A new museum is opening soon with the mission of telling more of the history of Jacksonville’s people of color.
The Jacksonville African American History Museum will celebrate its grand opening this Saturday. The museum has been established in the Asa Talcott House on Grove Street, which itself is a major piece of Jacksonville’s history with the Underground Railroad.
Art Wilson with the Jacksonville African American History Museum says the Asa Talcott House is a perfect location for the museum. The house was purchased by Talcott in 1833 and used extensively as a stop on the Underground Railroad.
Wilson says, however, that there is much more to the museum than just the history of the Underground Railroad in Jacksonville.
“We did the museum in kind of like a timeline type frame. It starts out coming through the kitchen area and it is set up like a timeline of Blacks coming out of slavery coming into reconstruction and things they had in times as we progressed. We were usually about ten years behind Whites in getting like if they were using an electric skillet, we were using regular skillets, things like that.
Then it progresses into what we call the Underground Railroad Room, and it talks about slavery and abolitionists. I think people are going to see a lot of things that you don’t learn in the classroom about slavery and the Underground Railroad movement.
From there it goes into the Civil Rights portion of it. Which we are really proud of that because it reflects on a lot of things and then transitions into more of the local history room. Where we have people like Phyllis Hamilton who is from Jacksonville, and she became the Chief Justice over the Northern District of California, appointed by Bill Clinton, as well as a lot of other famous Blacks who went off and did well who were from here.”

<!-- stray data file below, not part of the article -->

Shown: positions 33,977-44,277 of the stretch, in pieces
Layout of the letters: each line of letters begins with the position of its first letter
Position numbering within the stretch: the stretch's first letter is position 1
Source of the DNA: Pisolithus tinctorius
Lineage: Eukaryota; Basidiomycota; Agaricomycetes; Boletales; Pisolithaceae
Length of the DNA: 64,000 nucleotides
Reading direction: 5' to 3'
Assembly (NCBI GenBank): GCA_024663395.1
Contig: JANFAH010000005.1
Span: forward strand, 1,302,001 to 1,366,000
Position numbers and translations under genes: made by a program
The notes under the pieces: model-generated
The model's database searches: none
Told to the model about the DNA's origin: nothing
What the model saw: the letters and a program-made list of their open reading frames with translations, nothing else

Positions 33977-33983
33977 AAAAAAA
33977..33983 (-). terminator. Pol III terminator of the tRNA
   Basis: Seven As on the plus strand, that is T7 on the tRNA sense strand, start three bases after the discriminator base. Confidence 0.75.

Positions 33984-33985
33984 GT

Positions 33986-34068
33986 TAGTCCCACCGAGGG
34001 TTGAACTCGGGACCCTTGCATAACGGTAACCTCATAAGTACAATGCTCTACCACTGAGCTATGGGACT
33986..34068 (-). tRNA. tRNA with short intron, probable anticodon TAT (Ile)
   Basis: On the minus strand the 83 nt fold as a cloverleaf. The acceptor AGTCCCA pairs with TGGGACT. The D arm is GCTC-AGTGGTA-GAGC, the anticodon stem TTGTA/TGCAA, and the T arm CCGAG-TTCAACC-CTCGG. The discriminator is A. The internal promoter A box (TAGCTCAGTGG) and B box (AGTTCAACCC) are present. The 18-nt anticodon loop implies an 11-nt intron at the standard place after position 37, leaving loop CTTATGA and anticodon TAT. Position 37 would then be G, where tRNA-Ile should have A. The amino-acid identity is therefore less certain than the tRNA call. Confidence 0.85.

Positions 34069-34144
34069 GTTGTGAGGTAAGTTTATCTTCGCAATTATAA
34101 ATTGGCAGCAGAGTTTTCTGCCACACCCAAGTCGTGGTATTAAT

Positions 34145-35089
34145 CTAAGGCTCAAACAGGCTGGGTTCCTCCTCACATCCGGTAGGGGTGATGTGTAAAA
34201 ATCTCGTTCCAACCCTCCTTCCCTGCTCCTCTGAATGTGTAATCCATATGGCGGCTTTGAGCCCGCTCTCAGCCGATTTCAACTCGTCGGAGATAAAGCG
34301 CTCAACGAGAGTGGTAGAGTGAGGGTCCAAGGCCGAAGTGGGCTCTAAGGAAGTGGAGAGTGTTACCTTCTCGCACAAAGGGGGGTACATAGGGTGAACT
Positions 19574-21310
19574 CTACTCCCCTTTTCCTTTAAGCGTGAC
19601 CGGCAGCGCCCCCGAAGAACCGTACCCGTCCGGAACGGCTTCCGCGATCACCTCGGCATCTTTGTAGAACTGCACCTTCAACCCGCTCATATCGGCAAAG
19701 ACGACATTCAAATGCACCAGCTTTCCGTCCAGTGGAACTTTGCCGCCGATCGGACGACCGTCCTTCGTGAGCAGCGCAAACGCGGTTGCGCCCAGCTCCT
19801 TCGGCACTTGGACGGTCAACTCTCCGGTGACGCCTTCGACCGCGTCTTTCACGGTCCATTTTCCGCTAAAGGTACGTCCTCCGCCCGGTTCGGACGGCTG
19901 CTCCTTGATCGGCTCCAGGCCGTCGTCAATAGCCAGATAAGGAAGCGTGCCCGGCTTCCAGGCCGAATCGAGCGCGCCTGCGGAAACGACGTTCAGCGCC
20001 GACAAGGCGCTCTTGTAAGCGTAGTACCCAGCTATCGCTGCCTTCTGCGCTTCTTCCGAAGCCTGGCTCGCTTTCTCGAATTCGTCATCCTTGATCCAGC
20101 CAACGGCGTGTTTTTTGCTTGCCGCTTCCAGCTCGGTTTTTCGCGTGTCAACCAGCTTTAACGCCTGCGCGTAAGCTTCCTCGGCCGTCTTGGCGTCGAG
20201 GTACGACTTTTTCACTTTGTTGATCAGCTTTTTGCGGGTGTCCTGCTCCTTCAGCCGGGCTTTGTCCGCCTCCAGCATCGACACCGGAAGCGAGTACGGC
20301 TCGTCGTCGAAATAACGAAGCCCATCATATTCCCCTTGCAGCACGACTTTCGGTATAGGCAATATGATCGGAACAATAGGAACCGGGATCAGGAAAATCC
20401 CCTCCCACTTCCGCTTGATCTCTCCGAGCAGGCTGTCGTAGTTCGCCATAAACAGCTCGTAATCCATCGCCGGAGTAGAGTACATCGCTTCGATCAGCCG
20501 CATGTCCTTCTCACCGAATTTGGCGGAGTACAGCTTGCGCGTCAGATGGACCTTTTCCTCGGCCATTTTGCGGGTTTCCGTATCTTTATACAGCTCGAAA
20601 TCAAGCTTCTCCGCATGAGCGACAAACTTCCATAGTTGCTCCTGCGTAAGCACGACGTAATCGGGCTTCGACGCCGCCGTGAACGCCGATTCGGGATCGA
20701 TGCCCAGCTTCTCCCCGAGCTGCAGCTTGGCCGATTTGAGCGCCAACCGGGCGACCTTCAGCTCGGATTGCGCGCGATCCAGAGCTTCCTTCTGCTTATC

The museum also covers the local celebrations of Juneteenth as well as a room dedicated to the history of Black Jacksonville natives who served in the military. General Benjamin Grierson’s role in it, the Buffalo Soldiers, and the Harlem Hell Fighters are featured among others.
The Jacksonville African American History Museum will host a grand opening and ribbon cutting this Saturday at 1:00 pm. Creston Whitaker will be the featured speaker. Whitaker is a Jacksonville native who played in the NFL for the New Orleans Saints and L.A. Rams.
Transportation will be available between the museum and the Jacksonville Juneteenth Celebration that will be going on downtown Saturday beginning with the dedication of the Dr. Alonzo Kenniebrew Mural at 11:00 am.
Wilson says the museum is a work in progress and his team of volunteers was able to put it together in just three months’ time. He says the museum focuses on Jacksonville’s African American History but is open to everyone, especially the youth in the area.
“The thing is is just that so many Blacks from Jacksonville went off and accomplished so many things that they didn’t have the opportunity while they were here. So I’m glad to be able to bring their stories and their positions in life back here in the hope to generate thought for younger Blacks and younger people of every color and race, that you can go out and do things and become successful.”
The Grand Opening of the Jacksonville African American History Museum will be held this Saturday, June 18th at 3:00 pm, located in the Asa Talcott House at 859 West Grove Street. The museum is free with a suggested donation of five dollars per visitor with children five and under free of charge.